Developer / Publisher – Mechabit Ltd / Archiact Interactive
Price – US $14.99 / EU €14.99 / UK £11.99 / AU $22.95
Release date – January 30th, 2018
Control Method – 2 x Move Controller
Pro Patch – No
Digital only – Yes
Reviewed on – PS4 Pro
Considering how long the PSVR has been out, I’m actually a little amazed by the lack of mini-game collection type games we had released on the system. By my count, up until today, we only have 1, Carnival Games. Considering the insane amount of them that were released during the Wii’s run and the similarities in controls between the Nintendo console and Move controllers, it seemed inevetible that we would be treated to the same onslaught of shovelware titles. Thankfully, that hasn’t been the case at all and now get a 2nd collection of games that offers up some fun, frustration and something many of us have been waiting for since the PSVR’s launch.
Minus the opening tutorial screen, the entire game takes place in one large room. Walking around the room is done by teleportation (ugh!) and click-turning(double ugh!) and is actually a little bit of pain as a compass pops up when you want to turn whereupon you can pick the direction you want to face. In this instance, just a simple 45 degree turn would have sufficed. All the games have waypoints in front of them that set you in a proper place to play the game, though you can leave and jump around whenever you want. To start a game, simply point at the coin slot and tap the move button to place a coin in the machine and start playing. Each of the 15 games offers some different mechanics and typical of the mini-game genre, there are as many good ones as bad.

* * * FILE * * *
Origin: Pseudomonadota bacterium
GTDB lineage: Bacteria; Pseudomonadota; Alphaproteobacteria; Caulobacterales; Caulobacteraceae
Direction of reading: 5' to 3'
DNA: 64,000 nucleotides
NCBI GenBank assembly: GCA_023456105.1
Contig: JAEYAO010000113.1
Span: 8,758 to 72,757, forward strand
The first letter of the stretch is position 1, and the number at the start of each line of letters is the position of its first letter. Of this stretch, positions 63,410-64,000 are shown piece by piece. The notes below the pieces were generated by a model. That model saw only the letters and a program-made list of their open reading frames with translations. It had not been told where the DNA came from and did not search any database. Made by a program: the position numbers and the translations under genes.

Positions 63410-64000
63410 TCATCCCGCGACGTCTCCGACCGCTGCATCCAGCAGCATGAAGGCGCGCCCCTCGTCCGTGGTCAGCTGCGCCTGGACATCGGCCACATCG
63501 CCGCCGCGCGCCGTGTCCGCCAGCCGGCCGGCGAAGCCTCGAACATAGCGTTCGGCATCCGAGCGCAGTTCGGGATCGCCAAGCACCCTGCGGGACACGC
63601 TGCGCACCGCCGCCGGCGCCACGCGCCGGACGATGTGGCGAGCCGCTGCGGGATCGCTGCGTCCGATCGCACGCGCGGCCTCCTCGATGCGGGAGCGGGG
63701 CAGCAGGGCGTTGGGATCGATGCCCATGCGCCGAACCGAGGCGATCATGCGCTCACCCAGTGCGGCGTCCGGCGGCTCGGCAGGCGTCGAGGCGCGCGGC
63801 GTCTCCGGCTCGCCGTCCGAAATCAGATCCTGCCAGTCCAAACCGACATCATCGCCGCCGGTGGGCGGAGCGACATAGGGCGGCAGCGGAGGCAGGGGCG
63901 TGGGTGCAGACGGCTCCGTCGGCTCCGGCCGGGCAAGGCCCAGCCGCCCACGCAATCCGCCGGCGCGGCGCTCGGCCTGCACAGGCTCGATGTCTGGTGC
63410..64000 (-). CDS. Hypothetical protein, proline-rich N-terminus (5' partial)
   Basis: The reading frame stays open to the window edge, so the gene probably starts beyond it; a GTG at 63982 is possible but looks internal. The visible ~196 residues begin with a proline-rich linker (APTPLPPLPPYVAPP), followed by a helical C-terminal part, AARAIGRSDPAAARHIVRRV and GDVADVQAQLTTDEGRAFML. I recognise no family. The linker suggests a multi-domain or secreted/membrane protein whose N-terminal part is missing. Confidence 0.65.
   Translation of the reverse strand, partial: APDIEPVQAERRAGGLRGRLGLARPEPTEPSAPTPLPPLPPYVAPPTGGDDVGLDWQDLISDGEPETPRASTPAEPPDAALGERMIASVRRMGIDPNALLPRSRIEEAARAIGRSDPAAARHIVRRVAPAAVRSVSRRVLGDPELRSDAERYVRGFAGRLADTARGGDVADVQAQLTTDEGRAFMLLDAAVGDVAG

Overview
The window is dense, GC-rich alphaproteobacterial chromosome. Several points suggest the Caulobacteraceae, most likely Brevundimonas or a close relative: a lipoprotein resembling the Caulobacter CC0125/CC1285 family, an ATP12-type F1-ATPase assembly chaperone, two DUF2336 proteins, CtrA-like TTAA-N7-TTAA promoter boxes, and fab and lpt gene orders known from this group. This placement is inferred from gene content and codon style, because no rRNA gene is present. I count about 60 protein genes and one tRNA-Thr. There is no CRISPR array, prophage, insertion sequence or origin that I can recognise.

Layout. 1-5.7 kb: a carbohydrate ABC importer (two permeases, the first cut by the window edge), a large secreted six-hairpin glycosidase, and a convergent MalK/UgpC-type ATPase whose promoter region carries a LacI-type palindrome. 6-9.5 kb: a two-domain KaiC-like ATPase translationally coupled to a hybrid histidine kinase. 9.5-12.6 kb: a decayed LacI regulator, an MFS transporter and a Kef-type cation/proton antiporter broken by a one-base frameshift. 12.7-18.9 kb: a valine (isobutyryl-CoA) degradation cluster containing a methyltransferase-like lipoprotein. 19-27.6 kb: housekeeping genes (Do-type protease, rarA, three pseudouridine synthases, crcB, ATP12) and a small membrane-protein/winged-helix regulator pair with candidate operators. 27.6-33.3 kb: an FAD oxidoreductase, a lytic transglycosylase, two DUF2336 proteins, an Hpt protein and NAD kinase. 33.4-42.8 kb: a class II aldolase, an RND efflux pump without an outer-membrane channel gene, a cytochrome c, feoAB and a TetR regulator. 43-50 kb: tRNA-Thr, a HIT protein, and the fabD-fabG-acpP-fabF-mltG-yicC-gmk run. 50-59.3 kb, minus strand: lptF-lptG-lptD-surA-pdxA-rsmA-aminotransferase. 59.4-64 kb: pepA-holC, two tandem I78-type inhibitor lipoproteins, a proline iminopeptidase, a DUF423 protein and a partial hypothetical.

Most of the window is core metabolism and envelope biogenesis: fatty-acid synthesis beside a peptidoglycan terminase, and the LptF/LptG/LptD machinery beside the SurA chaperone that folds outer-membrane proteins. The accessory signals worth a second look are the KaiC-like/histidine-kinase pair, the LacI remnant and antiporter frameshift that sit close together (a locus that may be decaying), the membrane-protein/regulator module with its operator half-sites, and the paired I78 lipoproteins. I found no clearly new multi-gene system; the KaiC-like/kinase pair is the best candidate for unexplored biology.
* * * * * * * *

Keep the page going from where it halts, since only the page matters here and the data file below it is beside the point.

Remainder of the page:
There are a host of games requiring to throw some type of ball into some type of hole, whether it be getting a basketball in a small net, bouncing ping-pong balls into a small square grid, or just tossing balls into holes on a wall or a vase. Each one of these ball throwers is basically forgettable and while not inherently bad in anyway, didn’t keep my interest for more than a few rounds. There is a whack-a-mole type game, a boxing game where you can punch pads that pop up, 2 shooters, one with a pistol and the other with a shotgun which requires the use of both hands. There is a shuffleboard table, a bee game that requires you to lift a ball up a wall while avoiding holes, a light game where you need to hit the green lights and avoid the red ones. An odd comet game that requires to tap a button to drop a ball onto a rotating game board and that’s about it. Oh no, wait, I forgot to mention that we now get our 1st VR version of VR BOWLING in this collection and while it may not be perfect, it ain’t to bad either.
The games aesthetic is…there. What I mean to say is while nothing here looks inherently awful, nothing stands out as being anything other than serviceable. The singular room containing all the games looks fine with some decorations scattered about. It’s bright and colorful and pleasant to look at. Most of the games contains some sort of lights or small animations and do feel like accurate representations of there real life counter parts. Once you start a game, you may be treated some thematic music and once again, it works, but isn’t anything to special.